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Your October IQ Points

Here are the contrails of my web wanderings. If it’s here, it’s a “must read” or “must watch” …

Surprise! Swordfish are doing rather well.

Stop using Google to search for health advice! Use these evidence-based databases instead.

The amazing START terrorist database — free data to help us cross the river of myths about terrorism.

Hire me to speak at your next event:

A quick math quiz — try it!

More evidence against obstetricians in normal childbirth — study.

How to safely defuse someone who is wrong — article.

The full Debunking Handbook — PDF.

The AirBar turns your laptop screen into a tablet:

Just in case you still haven’t heard: drinking cow’s milk does you no good — NY Times article

The proportion of zeroes to other digits is on the rise — fascinating

Ship prototypes, launch and learn — great inspiring article on the “ready, fire, aim” approach to product development.

One of GE’s engine plants outperforms its peers, and it’s completely flat.

Good short piece on magical thinking — New York Times

CTRL Labs may change the way we use computers. The good news: it’s amazing. The less-good news: they were bought by Facebook.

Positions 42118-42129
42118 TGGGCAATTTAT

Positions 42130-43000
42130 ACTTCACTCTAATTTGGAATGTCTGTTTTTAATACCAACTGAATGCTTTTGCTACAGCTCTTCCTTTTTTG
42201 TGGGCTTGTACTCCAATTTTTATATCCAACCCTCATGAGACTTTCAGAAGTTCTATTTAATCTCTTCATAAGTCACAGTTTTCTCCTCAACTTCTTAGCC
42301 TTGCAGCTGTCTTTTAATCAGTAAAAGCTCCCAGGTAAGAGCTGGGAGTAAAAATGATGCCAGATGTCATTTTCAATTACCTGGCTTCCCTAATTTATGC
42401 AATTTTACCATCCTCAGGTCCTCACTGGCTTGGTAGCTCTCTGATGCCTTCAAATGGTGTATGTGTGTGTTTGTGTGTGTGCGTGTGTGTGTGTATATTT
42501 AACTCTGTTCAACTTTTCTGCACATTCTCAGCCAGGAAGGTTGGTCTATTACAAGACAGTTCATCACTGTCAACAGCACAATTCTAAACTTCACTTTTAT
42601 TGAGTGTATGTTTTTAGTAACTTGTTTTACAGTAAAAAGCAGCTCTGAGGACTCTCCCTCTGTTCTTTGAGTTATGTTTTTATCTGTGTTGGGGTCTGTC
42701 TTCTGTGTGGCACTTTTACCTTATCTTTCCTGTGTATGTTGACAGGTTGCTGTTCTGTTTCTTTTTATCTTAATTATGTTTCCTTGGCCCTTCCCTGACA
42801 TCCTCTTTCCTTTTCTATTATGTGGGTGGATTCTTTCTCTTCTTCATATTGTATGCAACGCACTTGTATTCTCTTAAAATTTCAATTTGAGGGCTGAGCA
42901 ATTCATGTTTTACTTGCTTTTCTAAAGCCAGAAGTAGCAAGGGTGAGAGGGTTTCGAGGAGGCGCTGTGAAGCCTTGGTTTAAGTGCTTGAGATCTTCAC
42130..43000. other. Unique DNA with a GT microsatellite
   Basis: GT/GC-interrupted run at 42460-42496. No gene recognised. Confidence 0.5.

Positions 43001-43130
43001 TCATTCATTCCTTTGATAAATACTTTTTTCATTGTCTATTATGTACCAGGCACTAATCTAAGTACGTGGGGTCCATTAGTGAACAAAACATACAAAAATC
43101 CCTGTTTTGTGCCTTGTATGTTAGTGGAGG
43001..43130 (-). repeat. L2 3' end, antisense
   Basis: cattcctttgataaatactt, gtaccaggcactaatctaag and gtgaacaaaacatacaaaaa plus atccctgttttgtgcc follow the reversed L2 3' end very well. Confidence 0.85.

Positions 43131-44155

RootClaim — a community for Bayesians.

I’m not a supporter of @prageru, they are religious conservatives, BUT they do excellent work in their videos on climate. Here is their latest:

Somik Raha on discovering your intrinsic organizational values — amazing, must watch.

Real-estate tokenization in Hong Kong, a report.

Riskscience.net — a watering hole for risk mavens

A classic: “The Insanity of the What-by-When,” by Brian Robertson

Hans Rosling delivers an outstanding talk on wrongology — TED talk

Brandolini’s Law (Brandolini was an optimist).

The Rise and Fall of Silk Road — the amazing story of Ross Ulbricht, extremely well told and grippingly readable. He isn’t a saint, he went too far and got too full of himself, but it’s hard not to feel sympathy for him and his ideals. From jail, he blogs here on Medium.

I just discovered Bret Victor. Fascinating.

Declining Dynamism — paper.

If you’re interested in stable coins, money, or monetary policy, head over to The Digital Money Book — I keep it updated regularly.

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David Siegel is a serial entrepreneur in Washington, DC. He is the founder of the Pillar Project. He is the author of The Token Handbook, The Digital Money Book, Open Stanford, The Culture Deck, Climate Curious, and The Nine Act Structure. He gives speeches to audiences around the world and online. His full body of work is at dsiegel.com.

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Provocateur, professional heretic, slayer of myths, speaker of truthiness to powerfulness, and defender of the Oxford comma.

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